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Office Mp3 Groupware

allow all listeners to vote on which songs should be played
  [vote for,

In an office environment, where people's tastes and preferences can vary widely, it can be very difficult to decide what music gets played. Sure, you can designate one person to be the DJ for an hour, or a day, but even an hour can be a trial for certain musical selections, and only the hardiest can weather the benchmark of bad musical taste: twenty consecutive repetitions of Michael Jackson's "Thriller".

What if an mp3 enabled stereo was able to grab playlists from any set of computers and pick randomly from them, one from each source at a time, according to certain parameters? And what if everyone got a certain number of vetoes which could be enacted by pressing a button on a form on the web (or on a GUI client), so that the truly revolting songs, such as Wilson Phillips' chart-topping, gut-churning single, "Release Me", were given the fate they deserve?

Further, songs that everyone likes could be given a vote of confidence, which might increase their likelihood of coming up in the rotation. And people who get more votes of confidence increase their likelihood of a song from their pool being picked in the rotation (so that it's no longer round-robin, but a statistical selection). Algorithms like these, were they in effect years ago, might have saved countless people from the damage that can result from overexposure to such dubiously musical works as Right Said Fred's "I'm Too Sexy", a condition which has cost society millions in health care and lost productivity. Clearly this is a critical need.

rigel, Apr 18 2001

IceDJ http://www.remixradio.com/icedj/
Simple DJ CGI software for IceCast [bishdogg, Apr 18 2001]

Tunez http://sourceforge.net/projects/tunez/
MP3 Jukebox with voting (haven't tried it out) [bishdogg, Apr 18 2001]

DJukebox http://theory.org/s...jukebox/design.html
Distributed mp3 management/streaming system (linux-only) [bishdogg, Apr 18 2001]


       Great idea. This is much better than plotting revenge on the co-worker who's put Elton John on repeat play.
kitsune, Apr 18 2001

       Years ago I built cabinets. Two kinds of music were played, Country And Western. I don't build cabinets anymore.
thumbwax, Apr 19 2001

       I'm pretty sure there are lots of "digital DJ" programs that offer a Web site and let people who connect to it submit songs, veto songs, vote, etc.. I can find a link if you really want...
egnor, Apr 19 2001

       Picture this... "MP3 Server in a Box". Network appliance which can be "dropped in" to a corporate LAN (or any 10/100 base-t network). The appliance boots, snags a DHCP-assigned IP and provides the following features:
o HTTP-based configuration/management
o Centralized management of LAN mp3 SMB shares (tell the appliance locations of mp3 trees, eg. "\\Bobs Pc\mp3", and it'll recursively traverse them indexing and adding all MP3s to its database)
o Provision for SMB-based access to any indexed MP3 (with searching perhaps; maybe in ID3 tag data)... I.e. appliance acts as an aggregator/locator for disparate mp3 shares on the LAN
o An "always-on" Shoutcast (or ice-cast) stream (this is where the voting, round-robin or statistical selection algorithms, and such come into play).

       Using SMB provides a decent solution for heterogenous networks (with Samba for Unices, for instance). Configuration and management should be simple and kept to a minimum. The most common use-case should be little more than plugging in a power cable and an ethernet cable.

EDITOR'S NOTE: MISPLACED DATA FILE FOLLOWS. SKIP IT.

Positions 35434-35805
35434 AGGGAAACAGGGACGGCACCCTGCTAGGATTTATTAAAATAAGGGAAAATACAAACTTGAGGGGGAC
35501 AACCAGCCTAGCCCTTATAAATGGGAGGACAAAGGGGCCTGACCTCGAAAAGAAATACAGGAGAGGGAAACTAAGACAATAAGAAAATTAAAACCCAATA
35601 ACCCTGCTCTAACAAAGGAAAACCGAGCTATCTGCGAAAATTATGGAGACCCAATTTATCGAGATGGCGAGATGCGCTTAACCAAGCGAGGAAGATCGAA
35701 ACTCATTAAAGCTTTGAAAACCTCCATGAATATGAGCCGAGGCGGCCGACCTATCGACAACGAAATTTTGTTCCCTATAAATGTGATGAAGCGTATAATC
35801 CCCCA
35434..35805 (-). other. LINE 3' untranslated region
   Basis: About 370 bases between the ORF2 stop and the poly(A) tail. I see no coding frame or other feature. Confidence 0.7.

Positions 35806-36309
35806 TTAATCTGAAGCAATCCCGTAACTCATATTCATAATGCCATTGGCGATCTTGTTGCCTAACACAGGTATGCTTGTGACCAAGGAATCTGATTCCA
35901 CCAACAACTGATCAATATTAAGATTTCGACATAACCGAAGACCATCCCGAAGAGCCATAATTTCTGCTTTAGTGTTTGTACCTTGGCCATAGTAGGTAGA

bishdogg, Apr 19 2001

       [admin: use <br> at the end of the line to force a line break.]
jutta, Apr 19 2001

       Baked at my place of employment. A co-worker wrote an MP3 broadcaster which did this. Audio was sent to clients using multicast, with careful time synchronization so that listeners in adjacent cubicles wouldn't get annoying echo effects. Each listener had an application which would display the next few songs in the playlist. They could add songs or delete them (we had ideas for ways to keep people from abusing this ability, but people didn't abuse it, so we never got around to implementing them.) If the playlist got too short an automatic DJ would add songs to the end of it. The cool part is that each listener could assign a preference to each song, and the auto-DJ would add songs based on the preferences *of the people currently listening*. It worked fairly well when we weren't having network problems...
wiml, Apr 19 2001

       There is an ethernet radio service that existed in the 80s for a Sun workstation as we used to listen to it in a converted warehouse. It played off a music CD placed in a drive.
Aristotle, Apr 19 2001

       Yeah. But i don't like s club 7
sid, Apr 21 2001

       No, UnaBubba, it's not just you.
absterge, Apr 23 2001

       Nice. That way we wouldnt have to listen to Christmas carolls from October till january because thats what the prick wh sits next to the music set wants. + I'll give you another bun if you figure out how to reprogram his cellphone ring.
energy guy, Mar 20 2005

       what if it were modified to randomly delete music from each computer's playlist until all of it was gone?   

       It could then be marketed as a corporate watchdog, to ensure workers are actually working instead of zoning out to their favorite tunes.   

       damn, I'm new here, I just noticed this is similar to: The MP3 Destroyer....
thirdcherry, Mar 25 2005


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